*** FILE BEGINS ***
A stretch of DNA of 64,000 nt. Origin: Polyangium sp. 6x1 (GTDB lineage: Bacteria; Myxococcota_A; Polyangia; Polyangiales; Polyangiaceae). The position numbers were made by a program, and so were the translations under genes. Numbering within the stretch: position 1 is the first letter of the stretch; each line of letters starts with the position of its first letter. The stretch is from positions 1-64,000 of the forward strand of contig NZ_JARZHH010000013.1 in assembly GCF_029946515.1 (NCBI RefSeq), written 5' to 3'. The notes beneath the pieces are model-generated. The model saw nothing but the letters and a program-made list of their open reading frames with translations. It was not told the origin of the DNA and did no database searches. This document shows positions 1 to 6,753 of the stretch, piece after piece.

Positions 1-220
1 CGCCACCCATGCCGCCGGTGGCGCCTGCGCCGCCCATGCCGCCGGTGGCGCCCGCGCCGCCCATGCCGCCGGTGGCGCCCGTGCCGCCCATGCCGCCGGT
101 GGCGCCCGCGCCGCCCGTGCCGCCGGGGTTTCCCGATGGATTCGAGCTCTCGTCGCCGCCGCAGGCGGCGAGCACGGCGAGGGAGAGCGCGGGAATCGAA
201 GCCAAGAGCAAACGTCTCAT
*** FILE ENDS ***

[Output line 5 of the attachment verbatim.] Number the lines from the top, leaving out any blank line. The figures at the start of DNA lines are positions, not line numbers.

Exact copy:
201 GCCAAGAGCAAACGTCTCAT